U.S. Trade Policy and Declining Manufacturing: Where do we go from here?

Written by admin on May 14th, 2011

cigarettes.  These sectors do not generate many high-wage jobs.

In several of the net surplus industries that do involve high technology and high wage production (aircraft, chemicals, construction machinery, scientific instruments, and engines and turbines) there has not been sustained growth since the late 1990’s. Further, the U.S. is also an importer in all of the high technology industries where we manage to maintain a surplus.  Other countries are rapidly expanding their capabilities in these sectors.  How long will the U.S. maintain surpluses even in high technology production without fundamental changes in policy?

The scale up in foreign countries of auto, aerospace, energy, biotechnology, and other high technology industries provide evidence of longer-term workforce benefits to maintaining low and medium-skilled manufacturing jobs.  At least some of those workers will, over time, acquire the skill and training required for higher-skilled manufacturing jobs and engineering innovation. 

Highly productive human capital is the result of many things, including an effective education system, good public health, and continuing skills development…the benefits usually associated with economic development. Thus, it may be no coincidence that even U.S. manufacturers in high technology sectors are increasingly relying on imported labor to meet U.S. based manufacturing workforce needs.  After all, we’ve been exporting the low and medium skilled jobs that are the training ground required to meet the workforce demands of our own high technology sectors.  And immigrant workers, even highly skilled, are often willing to work for lower wages in return for U.S. employment.

Globalization has accomplished the goal of lower consumer prices, but the long-term economic consequences of cheap imports and stagnant domestic wages in an increasingly service-oriented economy has begun to become clear.  When wages eventually fail to sufficiently support domestic consumption, even in the face of cheaper prices, economic contraction is inevitable. Consumers can only use the equity in their homes as an ATM for so long.  And if exchange rates and trade agreements hamper exports, the contraction in consumption coupled with trade deficits present a complex dilemma for policymakers. 

To be sure, America has enjoyed substantial aggregate gains from growing trade.  Overall, U.S. GDP growth has been moderate to strong right through mid 2008.  And it may yet resume post recession.  But the benefits of that growth have not been shared with American workers, and the current downturn has exposed deep structural challenges to our economy.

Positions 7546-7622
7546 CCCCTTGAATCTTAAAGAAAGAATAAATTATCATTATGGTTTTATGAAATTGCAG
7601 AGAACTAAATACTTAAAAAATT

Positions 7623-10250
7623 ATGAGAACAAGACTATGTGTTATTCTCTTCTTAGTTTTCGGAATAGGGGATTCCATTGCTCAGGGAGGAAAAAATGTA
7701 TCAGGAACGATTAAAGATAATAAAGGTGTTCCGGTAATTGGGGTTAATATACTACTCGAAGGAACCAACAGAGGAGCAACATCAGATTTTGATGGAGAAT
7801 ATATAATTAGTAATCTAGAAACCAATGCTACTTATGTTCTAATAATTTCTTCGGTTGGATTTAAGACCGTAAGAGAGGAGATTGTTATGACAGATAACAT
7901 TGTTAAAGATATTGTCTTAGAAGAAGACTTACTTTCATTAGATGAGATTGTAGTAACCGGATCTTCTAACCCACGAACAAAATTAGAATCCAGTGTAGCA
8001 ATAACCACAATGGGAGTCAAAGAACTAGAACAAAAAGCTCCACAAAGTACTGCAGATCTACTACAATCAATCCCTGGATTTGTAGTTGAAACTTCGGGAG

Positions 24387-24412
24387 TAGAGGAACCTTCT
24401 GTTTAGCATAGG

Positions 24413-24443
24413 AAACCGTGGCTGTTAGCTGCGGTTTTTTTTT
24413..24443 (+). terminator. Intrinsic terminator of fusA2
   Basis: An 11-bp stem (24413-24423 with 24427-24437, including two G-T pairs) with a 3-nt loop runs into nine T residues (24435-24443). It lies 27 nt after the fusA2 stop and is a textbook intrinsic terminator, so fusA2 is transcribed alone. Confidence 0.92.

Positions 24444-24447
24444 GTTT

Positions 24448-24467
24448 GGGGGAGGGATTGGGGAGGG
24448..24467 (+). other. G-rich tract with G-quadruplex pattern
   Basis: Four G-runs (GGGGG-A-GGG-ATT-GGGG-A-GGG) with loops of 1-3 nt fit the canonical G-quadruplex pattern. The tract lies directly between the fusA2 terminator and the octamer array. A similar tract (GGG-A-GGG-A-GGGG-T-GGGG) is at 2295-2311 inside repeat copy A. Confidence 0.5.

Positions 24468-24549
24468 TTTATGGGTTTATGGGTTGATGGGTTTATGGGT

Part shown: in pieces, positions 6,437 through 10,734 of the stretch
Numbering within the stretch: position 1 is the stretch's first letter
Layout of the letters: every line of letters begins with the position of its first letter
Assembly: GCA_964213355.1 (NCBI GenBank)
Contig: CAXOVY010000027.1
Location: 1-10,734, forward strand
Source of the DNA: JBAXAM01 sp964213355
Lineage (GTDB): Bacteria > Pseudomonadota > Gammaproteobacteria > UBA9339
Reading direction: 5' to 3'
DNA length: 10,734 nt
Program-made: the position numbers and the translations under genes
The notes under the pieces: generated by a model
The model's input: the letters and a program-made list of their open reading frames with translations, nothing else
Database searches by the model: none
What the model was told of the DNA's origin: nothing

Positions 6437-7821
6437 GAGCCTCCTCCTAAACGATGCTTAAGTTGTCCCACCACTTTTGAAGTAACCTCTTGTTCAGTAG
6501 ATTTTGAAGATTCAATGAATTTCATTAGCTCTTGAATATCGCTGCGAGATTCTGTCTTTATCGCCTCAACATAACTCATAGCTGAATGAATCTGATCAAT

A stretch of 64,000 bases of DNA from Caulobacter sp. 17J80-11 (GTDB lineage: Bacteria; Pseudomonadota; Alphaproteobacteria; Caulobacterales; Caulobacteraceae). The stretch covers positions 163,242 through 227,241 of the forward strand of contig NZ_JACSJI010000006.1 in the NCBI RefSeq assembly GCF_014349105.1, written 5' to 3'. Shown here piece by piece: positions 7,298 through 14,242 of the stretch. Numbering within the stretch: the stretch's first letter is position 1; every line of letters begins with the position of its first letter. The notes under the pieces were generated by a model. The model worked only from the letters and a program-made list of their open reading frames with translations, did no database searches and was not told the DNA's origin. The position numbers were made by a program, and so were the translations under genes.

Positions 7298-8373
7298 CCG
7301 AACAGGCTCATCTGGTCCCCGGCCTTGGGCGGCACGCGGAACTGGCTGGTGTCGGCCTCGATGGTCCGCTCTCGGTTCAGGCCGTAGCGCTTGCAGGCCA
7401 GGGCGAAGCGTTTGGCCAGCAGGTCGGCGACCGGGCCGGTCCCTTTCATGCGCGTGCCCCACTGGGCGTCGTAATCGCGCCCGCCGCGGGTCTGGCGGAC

The time has come to re-think our approach to global trade and the economy on many levels.  In some cases, renegotiation of key portions of existing agreements is called for.  Fortunately, growing political pressure for change is limiting further expansion of trade policies that have cost an estimated 1 million manufacturing jobs during the past decade.  There is an emerging consensus that the U.S. needs to take definitive steps to rebuild a domestic manufacturing base, to address the problem of wage disparities, and to take steps to level the global trade playing field.


Exchange Rates, Trade Barriers, and the Dollar as Global Reserve Currency

Exacerbating the challenges resulting from U.S. trade policies of the past several decades are complex trade barriers, export-led growth policies among key U.S. trading partners, and a global currency architecture that is unfavorable to U.S. exports. 

There is little argument among economists that China manages renminbi exchange rates to promote exports and limit imports.  But exchange rate controls are just one of many forms of non-tariff barriers to imports and export-led growth policies pursued by China.  With China trade accounting for about three-quarters of the total U.S. non-oil goods trade deficit, China should be the primary focus for U.S. efforts to right trade imbalances.  But progress will not be easy.

The Chinese government announced recently that it would allow its currency to fluctuate slightly, but there is no concrete evidence of progress.  Between the June announcement and August 2010, the currency only appreciated by about 1 percent. Despite lack of progress, the U.S. Treasury Department declined to designate China as a currency manipulator.  With the renminbi undervalued by as much as 40% according to some analysts, U.S. manufacturers and workers are paying a steep price for Chinese intransigence on this issue.